Today, iOS 6 releases into the public filled with over 200 new features and functions to make this newest incarnation of iOS one of the most interesting yet.
Apple’s iOS 6 is the sixth iteration of Apple’s mobile operating system. Taking over from the fairly stable and robust iOS 5, iOS 6 comes packed with a huge list of new features, and a few noticeable omissions.
Likely the biggest change from previous iOS versions is the new Maps app. Thanks to an end to the previous licensing agreement, Apple has left the Google Map space and moved forward in implementing their vector based version of Maps. After their acquisitions of C3 Technologies and Placebase, enthusiasts have been waiting with baited breath on the imminent release of a completely in-house solution. iOS6 Maps is the culmination of these acquisitions, and it is pretty amazing.
As stated, Apple Maps is now vector based. Gone are the bandwidth cap hogging visual tiles of the Google Maps system. In it’s place is a clean, fast, and styling vector generated system. The app itself merely calls out for small bits of graphing data to draw out the unseen portions of the map. Since it no longer downloads map tiles, the app easily zooms and pans with smooth and fluid motions, rebuilding itself on the fly as needed. As an added bonus, rotating the map also automatically reorients text and elements on the screen for easier reading and switching over to the 3D angled mode is just as fast as the 2D version.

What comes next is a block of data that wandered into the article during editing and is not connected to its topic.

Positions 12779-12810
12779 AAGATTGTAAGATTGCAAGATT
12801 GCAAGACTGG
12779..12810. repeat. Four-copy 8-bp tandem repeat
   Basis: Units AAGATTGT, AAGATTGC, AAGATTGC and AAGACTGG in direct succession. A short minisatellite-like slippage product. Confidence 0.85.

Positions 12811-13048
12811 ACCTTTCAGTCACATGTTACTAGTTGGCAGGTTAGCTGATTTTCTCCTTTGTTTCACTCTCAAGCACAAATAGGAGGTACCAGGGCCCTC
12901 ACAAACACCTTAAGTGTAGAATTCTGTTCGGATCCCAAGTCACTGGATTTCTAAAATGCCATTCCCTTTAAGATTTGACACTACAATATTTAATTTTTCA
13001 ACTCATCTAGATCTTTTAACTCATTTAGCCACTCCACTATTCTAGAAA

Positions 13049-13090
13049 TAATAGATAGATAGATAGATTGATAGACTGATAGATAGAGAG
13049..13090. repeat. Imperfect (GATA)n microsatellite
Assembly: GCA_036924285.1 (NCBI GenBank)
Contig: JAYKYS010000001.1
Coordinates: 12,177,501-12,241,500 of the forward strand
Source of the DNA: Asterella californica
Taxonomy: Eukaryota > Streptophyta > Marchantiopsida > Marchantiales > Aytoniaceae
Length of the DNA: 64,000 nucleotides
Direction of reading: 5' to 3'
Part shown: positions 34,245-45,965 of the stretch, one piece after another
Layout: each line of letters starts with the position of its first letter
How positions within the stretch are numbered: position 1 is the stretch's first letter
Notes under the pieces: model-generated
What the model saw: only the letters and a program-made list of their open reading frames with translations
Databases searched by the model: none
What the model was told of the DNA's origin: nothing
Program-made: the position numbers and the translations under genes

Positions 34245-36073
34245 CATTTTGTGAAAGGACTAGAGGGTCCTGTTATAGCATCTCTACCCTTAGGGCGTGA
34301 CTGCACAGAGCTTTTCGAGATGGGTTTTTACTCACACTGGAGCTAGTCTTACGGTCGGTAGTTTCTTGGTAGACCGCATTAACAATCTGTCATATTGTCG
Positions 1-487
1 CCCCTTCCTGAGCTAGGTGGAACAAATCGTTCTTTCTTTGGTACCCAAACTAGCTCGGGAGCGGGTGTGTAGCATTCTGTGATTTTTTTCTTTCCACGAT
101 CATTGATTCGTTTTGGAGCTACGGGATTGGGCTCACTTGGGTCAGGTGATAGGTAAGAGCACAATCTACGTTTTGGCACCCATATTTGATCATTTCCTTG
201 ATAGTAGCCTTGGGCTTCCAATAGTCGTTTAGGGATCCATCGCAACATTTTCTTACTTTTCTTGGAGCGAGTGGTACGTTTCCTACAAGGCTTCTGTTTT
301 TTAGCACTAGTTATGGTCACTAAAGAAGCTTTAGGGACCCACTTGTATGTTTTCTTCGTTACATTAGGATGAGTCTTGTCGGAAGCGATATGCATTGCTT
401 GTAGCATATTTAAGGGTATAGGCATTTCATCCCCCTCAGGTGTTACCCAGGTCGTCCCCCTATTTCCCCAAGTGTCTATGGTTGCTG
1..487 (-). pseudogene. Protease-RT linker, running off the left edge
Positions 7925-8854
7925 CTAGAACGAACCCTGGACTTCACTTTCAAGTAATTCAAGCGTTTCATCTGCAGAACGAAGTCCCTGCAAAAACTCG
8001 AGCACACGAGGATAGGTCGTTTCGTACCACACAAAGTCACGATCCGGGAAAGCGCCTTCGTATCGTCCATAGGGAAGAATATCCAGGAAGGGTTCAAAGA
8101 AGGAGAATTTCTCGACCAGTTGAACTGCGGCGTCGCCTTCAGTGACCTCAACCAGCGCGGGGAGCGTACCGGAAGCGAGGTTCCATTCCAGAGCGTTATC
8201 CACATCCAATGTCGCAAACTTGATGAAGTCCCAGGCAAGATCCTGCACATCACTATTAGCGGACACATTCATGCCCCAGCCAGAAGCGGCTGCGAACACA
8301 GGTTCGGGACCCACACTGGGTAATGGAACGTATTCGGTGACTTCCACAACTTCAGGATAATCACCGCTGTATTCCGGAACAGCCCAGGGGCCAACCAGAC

Another great long awaited feature is the addition of turn by turn navigation. Previously, the Google Maps app did provide route information that you could manually advance though, but with the new Maps app in iOS6, Apple has built in a voice prompting turn by turn system that integrates perfectly with the operating system. While there are plenty of turn by turn navigations apps such as TomTom and Waze, Apple’s version feels very in place and part of the core operating experience itself.
Integrating with Siri, you can easily start and stop navigation by simply saying “Show me directions to my office,” and Siri will start the navigation process. The navigation prompts are clear, but perhaps a bit too frequent for my tastes. There is no way to reduce the frequency of the prompts, just the volume at which Siri states them.
The navigation system also takes into account traffic information courtesy of TomTom and “others.” I’m not quite sure what “others” means just yet, but I would hope to assume that it is crowd sourced information from other iOS6 devices similar to how Waze provides accurate travel information. At the time of writing though, there are almost no iOS6 devices floating about, so I have to rely purely on the TomTom data.